Fun MySQL fact of the day: IGNORE at your own peril

Yesterday, we saw how INSERT ... ON DUPLICATE KEY UPDATE can unknowingly result in not-completely-expected situations. To get around that, you may have thought to use INSERT IGNORE, instead. Often, INSERT IGNORE is used when attempting to insert a row that may already exist. The underlying expectation a developer often has is that INSERT IGNORE means "do nothing if the row already exists, otherwise, insert the row". And, well, INSERT IGNORE definitely does that ... and more.

In MySQL, INSERT IGNORE really means "treat errors as warnings" (did you know you can SHOW WARNINGS?). Uh oh.

Right. Let's say you have a table with a phrase VARCHAR(10) column and you use INSERT IGNORE to insert a phrase like 'this is a really long message'. You may expect to get an error like Data truncated for column 'phrase' at row 1. But you won't. Instead, MySQL will truncate the value to 10 characters, insert the row, and pretend everything is fine.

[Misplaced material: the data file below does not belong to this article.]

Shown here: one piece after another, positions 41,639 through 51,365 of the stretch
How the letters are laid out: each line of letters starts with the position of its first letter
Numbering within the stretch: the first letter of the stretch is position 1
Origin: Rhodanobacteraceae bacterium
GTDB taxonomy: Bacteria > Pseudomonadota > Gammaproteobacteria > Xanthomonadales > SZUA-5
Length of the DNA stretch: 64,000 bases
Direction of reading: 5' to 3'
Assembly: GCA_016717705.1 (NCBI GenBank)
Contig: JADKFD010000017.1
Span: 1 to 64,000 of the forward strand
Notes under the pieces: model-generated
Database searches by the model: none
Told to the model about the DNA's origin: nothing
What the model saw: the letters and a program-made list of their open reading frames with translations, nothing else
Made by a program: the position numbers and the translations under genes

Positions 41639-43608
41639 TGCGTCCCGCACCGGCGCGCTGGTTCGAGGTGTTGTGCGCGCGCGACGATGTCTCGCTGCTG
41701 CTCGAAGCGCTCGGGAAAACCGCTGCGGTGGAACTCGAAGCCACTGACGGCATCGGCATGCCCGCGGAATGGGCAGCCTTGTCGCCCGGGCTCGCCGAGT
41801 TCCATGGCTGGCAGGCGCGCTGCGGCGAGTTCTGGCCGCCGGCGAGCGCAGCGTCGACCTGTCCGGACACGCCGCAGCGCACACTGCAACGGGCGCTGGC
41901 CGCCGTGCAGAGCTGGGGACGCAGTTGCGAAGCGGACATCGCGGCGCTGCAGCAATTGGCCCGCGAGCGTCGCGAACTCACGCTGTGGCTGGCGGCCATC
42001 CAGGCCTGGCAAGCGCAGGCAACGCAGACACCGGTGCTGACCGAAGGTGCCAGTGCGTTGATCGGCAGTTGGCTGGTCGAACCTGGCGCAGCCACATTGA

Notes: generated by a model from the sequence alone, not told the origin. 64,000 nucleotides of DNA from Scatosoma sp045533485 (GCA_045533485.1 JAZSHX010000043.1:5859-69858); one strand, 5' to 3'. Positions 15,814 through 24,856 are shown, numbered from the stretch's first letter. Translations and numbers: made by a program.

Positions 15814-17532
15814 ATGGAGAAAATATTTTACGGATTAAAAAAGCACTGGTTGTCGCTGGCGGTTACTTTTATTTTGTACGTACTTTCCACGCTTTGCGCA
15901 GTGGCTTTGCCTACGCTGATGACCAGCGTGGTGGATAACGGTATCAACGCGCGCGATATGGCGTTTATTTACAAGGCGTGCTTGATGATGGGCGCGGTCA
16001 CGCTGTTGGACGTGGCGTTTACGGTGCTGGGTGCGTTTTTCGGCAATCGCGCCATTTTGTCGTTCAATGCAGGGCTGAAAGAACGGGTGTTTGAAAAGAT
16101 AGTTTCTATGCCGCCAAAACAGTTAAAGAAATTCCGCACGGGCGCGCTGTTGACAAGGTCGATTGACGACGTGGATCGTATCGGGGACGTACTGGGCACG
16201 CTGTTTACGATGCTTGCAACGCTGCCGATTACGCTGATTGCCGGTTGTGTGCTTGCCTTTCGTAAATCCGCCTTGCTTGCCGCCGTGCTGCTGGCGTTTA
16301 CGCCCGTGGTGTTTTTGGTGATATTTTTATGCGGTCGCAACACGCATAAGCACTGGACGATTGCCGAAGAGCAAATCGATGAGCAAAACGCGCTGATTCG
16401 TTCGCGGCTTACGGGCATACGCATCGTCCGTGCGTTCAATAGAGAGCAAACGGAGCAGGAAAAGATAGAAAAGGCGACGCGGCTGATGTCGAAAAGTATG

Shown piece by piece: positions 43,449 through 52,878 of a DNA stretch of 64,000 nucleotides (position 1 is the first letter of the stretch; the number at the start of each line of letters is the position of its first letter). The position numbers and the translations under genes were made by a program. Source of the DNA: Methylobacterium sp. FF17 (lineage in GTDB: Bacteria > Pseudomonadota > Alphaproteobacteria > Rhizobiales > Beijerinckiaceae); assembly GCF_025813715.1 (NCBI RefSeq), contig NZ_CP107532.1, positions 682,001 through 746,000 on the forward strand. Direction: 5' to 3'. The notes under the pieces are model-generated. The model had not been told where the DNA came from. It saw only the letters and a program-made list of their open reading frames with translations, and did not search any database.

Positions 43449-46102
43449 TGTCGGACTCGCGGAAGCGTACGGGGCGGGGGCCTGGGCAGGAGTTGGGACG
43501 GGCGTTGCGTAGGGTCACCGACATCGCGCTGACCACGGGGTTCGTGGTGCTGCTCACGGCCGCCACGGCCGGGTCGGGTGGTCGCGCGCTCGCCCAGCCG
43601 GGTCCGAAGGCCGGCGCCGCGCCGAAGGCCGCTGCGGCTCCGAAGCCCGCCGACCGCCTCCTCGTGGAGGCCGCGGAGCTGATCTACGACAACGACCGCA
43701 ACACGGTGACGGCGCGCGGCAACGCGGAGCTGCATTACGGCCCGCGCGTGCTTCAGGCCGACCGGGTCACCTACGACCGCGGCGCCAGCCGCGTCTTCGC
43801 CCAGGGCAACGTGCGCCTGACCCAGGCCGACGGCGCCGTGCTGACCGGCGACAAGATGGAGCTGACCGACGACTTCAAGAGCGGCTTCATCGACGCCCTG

And this isn't just String types: it will figure out the closest approximation of a valid value on your behalf. So, 2019-03-15 24:00:00? Didn't you mean 0000-00-00 00:00:00? A TINYINT value of 128? I think you mean 127. And the fun doesn't stop there! You can UPDATE IGNORE, DELETE IGNORE, and even CREATE TABLE ... SELECT IGNORE.

My advice? Same as yesterday: instead of using INSERT IGNORE, do a SELECT (preferably on a replica) and INSERT or UPDATE by primary key accordingly, safely handling the rare duplicate key error in your code.